Concert Vault

The Boxing Lesson

Big Orange Studios (Austin, TX)

May 3, 2012

  • play
  • add
  • favorite
  1. 1 Welcome to Daytrotter 00:10
  2. 2 The Age of Consent 05:19
  3. 3 Blue Dream 04:10
  4. 4 Drone To Sleep 07:53
  5. 5 Health Is The New Drug 05:30
More The Boxing Lesson
Liner Notes

Try as hard as you can and you won't ever remember the exact moment when you've fallen asleep. It's impossible to do. It happens every damned night and we have no recollection of that very exact crossing over, from drifting to sound slumber. It feels kind of mysterious and spooky to think about, really. It's got to be the same way with anyone who's passed away.

Whether or not there's anything to look forward to - when it comes to consciousness and an afterlife after hours party sort of livelihood - that specific point of impact between the two planes of existence has to go unnoticed or unrecorded. It was one way then and it's different now. They just feel lighter, paler, maybe younger and fitter. It would be great, if every night, upon slipping into a dream state, we instinctively comment to ourselves, "Where am I?" as if we were some sort of Sam Beckett character from "Quantum Leap," trying to get our bearings and how we were supposed to fit into this new environment.

The theme music for that cross-over period of time could very well be that of Austin band, The Boxing Lesson, whose synthesizer-driven rock and roll mostly plays out as a hot, summer night's fever. It's nothing like a quiet and soothing bath, but it's a sweet drone of hissing electricity that carries on with a point, with a water landing. It sprouts fires and then extinguishes them when they're proving to be a touch unruly, or they're getting out-of-hand.

Lead singer Paul Waclawsky sings, "Blue dream/I won't give up til you do," during a song that's about the imperfections that come with every plotline. They are always fucked up so there's no reason to ever get bent out of shape about them. He reminds someone in the song that they are not alone. They'll battle the tough times over dinner. They'll sleep on them, together and they'll just - jointly - suck it up and try to get to the next dream sequence in another 24 hours. It's not all there is to live for, but there's plenty of honor in that.

The Boxing Lesson Official Site

More
More The Boxing Lesson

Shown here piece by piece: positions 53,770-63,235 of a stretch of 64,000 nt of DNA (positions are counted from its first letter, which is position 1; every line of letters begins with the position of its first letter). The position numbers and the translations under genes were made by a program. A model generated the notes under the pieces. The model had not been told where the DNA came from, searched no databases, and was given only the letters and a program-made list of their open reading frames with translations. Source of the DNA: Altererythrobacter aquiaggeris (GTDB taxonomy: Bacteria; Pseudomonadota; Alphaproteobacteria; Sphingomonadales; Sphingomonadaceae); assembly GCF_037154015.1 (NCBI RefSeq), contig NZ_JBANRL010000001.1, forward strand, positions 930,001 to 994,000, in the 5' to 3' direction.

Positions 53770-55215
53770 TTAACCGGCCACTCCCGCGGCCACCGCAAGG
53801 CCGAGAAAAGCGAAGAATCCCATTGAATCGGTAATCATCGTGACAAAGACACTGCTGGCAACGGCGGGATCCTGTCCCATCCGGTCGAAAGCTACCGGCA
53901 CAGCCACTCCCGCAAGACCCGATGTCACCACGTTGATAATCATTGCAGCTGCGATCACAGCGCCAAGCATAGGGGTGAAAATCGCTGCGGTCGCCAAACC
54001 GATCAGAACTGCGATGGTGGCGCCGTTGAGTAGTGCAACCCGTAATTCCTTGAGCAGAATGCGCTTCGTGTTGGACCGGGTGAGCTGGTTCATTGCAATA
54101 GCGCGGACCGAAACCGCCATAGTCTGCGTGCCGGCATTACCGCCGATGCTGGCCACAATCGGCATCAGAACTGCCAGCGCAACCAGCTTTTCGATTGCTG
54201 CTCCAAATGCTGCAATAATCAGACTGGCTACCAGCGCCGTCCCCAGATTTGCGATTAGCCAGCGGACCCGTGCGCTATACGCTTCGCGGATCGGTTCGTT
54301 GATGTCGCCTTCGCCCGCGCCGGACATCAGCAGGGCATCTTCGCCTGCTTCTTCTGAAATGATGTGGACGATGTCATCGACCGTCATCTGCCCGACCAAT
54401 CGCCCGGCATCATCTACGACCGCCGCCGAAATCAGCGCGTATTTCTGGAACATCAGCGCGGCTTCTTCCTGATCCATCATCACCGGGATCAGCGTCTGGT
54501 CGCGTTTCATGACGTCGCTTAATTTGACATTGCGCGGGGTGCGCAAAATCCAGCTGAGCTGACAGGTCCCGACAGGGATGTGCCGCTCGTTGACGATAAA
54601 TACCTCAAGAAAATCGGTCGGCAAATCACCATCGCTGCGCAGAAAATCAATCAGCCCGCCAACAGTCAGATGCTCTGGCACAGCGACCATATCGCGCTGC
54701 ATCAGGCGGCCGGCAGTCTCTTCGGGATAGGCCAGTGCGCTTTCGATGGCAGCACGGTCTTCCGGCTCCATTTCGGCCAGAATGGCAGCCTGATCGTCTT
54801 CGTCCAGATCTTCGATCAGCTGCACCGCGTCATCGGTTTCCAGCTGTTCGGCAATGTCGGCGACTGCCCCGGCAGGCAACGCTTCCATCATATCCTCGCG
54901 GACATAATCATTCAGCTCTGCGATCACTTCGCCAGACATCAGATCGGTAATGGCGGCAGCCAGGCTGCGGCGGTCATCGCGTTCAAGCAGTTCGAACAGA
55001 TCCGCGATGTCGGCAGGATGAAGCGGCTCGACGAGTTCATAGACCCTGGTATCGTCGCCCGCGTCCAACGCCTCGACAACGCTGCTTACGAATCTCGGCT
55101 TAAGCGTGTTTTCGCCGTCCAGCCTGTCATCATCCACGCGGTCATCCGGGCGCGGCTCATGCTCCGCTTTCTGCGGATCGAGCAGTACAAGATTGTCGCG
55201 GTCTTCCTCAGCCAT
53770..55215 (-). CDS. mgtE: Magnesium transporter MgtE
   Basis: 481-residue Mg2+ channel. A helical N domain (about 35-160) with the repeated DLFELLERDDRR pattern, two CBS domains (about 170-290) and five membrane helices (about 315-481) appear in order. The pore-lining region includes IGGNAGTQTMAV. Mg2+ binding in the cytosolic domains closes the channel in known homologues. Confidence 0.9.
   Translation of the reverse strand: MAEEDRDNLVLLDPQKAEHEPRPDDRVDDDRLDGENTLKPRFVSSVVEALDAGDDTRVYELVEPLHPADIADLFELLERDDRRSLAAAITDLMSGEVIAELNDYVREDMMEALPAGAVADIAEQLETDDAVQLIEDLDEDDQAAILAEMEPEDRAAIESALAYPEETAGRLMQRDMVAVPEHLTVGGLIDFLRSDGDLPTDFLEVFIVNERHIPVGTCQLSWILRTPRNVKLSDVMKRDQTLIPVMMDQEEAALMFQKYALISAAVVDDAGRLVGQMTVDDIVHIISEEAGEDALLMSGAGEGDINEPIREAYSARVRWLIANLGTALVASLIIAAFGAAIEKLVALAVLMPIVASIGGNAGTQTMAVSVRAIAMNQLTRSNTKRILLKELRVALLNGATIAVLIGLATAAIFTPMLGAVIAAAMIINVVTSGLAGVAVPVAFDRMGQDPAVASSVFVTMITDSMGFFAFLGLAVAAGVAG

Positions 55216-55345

Try as hard as you can and you won't ever remember the exact moment when you've fallen asleep. It's impossible to do. It happens every damned night and we have no recollection of that very exact crossing over, from drifting to sound slumber. It feels kind of mysterious and spooky to think about, really. It's got to be the same way with anyone who's passed away.

Whether or not there's anything to look forward to - when it comes to consciousness and an afterlife after hours party sort of livelihood - that specific point of impact between the two planes of existence has to go unnoticed or unrecorded. It was one way then and it's different now. They just feel lighter, paler, maybe younger and fitter. It would be great, if every night, upon slipping into a dream state, we instinctively comment to ourselves, "Where am I?" as if we were some sort of Sam Beckett character from "Quantum Leap," trying to get our bearings and how we were supposed to fit into this new environment.

The theme music for that cross-over period of time could very well be that of Austin band, The Boxing Lesson, whose synthesizer-driven rock and roll mostly plays out as a hot, summer night's fever. It's nothing like a quiet and soothing bath, but it's a sweet drone of hissing electricity that carries on with a point, with a water landing. It sprouts fires and then extinguishes them when they're proving to be a touch unruly, or they're getting out-of-hand.

Lead singer Paul Waclawsky sings, "Blue dream/I won't give up til you do," during a song that's about the imperfections that come with every plotline. They are always fucked up so there's no reason to ever get bent out of shape about them. He reminds someone in the song that they are not alone. They'll battle the tough times over dinner. They'll sleep on them, together and they'll just - jointly - suck it up and try to get to the next dream sequence in another 24 hours. It's not all there is to live for, but there's plenty of honor in that.

The Boxing Lesson Official Site